Why ratios matter
A financial ratio is a simple mathematical comparison
of two or more entries from a company's financial statements.
Business owners and managers use ratios to chart a company's
progress, uncover trends and point to potential problem areas
in a business. Bankers and investors look at a company's ratios
when they are trying to decide if they want to lend you money
or invest in your company.
Ratios provide insight into every financial
element in your company, from its profitability to the effectiveness
of your accounts receivable department. We've put together
calculators for some of the most commonly used business ratios.
When you compare today's ratios to last year's
or a compilation of several years' records, it can help you
chart your progress and plan for the future.
Once compiled, you can also use ratios to compare
your company's performance with others within your industry.
You'll find industry comparisons in publications such as Robert
Statement Studies, the Almanac of Business and
Industrial Financial Ratios (published by Prentiss
Hall) or key business ratios, published by Dun & Bradstreet.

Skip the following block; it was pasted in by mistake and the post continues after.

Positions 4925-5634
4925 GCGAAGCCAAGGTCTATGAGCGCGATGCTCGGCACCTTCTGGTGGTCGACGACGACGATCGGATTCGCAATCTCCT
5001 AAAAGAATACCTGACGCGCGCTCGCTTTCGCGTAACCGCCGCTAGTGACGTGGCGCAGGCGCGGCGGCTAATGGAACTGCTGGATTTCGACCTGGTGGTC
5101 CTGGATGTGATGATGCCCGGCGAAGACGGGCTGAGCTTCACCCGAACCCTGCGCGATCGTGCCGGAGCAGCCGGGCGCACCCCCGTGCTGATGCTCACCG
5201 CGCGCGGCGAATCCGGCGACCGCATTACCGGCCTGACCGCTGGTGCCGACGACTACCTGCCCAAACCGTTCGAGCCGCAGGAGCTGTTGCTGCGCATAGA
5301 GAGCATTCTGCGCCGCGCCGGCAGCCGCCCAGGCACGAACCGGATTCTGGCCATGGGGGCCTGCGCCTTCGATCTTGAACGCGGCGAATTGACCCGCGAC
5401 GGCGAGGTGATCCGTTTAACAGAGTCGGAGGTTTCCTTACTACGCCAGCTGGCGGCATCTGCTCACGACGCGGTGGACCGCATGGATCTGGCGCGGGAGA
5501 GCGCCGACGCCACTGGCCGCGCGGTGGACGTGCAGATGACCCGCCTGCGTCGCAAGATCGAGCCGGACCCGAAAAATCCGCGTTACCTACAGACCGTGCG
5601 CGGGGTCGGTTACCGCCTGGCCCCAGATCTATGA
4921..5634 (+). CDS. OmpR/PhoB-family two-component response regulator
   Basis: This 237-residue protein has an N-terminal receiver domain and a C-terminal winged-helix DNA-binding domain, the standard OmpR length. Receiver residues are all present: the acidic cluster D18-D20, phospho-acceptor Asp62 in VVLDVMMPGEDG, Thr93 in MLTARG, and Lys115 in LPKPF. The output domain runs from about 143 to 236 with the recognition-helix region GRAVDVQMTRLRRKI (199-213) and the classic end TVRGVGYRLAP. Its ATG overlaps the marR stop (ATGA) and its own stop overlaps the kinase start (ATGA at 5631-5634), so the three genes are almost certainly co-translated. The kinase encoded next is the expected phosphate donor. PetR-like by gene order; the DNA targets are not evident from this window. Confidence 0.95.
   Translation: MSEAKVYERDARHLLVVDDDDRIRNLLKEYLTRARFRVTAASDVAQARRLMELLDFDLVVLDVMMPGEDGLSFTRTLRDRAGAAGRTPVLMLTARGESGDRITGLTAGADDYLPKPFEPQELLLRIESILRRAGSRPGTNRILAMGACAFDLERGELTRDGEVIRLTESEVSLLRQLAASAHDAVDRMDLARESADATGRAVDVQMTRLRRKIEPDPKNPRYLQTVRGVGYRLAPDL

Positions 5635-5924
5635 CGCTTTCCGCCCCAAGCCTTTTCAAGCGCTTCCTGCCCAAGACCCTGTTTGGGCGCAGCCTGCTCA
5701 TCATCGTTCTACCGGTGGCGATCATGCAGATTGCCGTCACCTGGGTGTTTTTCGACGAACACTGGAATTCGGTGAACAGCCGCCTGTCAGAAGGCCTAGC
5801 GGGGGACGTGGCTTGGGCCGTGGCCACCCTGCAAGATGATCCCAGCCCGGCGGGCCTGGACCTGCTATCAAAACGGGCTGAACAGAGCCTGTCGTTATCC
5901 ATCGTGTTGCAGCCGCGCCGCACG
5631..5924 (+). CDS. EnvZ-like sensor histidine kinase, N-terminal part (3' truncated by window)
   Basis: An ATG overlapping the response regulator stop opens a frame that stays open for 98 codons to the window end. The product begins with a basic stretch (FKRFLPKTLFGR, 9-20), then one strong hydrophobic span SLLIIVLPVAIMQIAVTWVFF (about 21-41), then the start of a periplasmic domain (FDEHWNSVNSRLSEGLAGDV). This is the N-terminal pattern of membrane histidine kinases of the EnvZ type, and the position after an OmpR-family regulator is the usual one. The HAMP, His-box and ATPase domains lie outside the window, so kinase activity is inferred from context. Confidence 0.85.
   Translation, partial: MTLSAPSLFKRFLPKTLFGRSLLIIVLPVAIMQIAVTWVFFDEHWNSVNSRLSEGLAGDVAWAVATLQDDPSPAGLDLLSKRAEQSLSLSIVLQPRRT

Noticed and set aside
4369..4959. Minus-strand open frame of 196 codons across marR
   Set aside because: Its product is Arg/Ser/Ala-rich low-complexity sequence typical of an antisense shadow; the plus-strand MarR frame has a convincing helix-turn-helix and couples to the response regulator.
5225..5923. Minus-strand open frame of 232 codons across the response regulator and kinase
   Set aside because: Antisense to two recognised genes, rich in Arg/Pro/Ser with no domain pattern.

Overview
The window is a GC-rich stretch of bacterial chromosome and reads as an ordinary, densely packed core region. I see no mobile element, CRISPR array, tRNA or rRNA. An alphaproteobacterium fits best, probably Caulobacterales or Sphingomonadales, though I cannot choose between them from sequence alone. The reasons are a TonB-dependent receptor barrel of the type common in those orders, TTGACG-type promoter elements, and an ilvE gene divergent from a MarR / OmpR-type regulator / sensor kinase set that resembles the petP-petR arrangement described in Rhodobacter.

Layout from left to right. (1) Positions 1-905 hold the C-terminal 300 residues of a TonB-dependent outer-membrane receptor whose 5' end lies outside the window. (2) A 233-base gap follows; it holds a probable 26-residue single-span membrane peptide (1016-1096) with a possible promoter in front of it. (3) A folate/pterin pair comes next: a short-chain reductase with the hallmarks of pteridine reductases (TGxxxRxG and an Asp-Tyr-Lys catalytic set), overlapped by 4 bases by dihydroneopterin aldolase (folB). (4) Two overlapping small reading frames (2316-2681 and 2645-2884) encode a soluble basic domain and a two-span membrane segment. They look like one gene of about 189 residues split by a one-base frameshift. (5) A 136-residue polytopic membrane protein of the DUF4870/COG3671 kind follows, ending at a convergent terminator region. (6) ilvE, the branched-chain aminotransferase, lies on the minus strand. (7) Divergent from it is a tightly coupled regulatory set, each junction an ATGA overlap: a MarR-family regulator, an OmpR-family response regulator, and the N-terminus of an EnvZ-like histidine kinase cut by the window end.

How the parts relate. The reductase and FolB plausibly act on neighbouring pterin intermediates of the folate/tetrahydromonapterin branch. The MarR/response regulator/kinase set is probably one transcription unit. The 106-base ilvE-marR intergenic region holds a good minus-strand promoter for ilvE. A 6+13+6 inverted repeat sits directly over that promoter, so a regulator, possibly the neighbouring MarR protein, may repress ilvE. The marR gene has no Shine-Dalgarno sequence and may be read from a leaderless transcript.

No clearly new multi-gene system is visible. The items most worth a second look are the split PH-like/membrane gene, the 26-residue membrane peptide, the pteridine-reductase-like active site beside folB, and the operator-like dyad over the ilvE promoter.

ratio calculator -- measures your company's liquidity
and ability to pay short-term debts by comparing current assets
to current liabilities.
ratio calculator -- another liquidity ratio, commonly
called the "acid test." It compares current assets, less inventory,
to current liabilities to determine how readily you can convert
to cash to pay current obligations.
to assets ratio calculator -- measures how much a company
relies on borrowing to finance operations, an important ratio
if you're interested in getting a loan.
on assets calculator -- measures how much income is generated
profit margin calculator -- measures the amount of each
dollar that can go for overhead and profit.
profit percentage calculator -- measures the profitability
of your core business.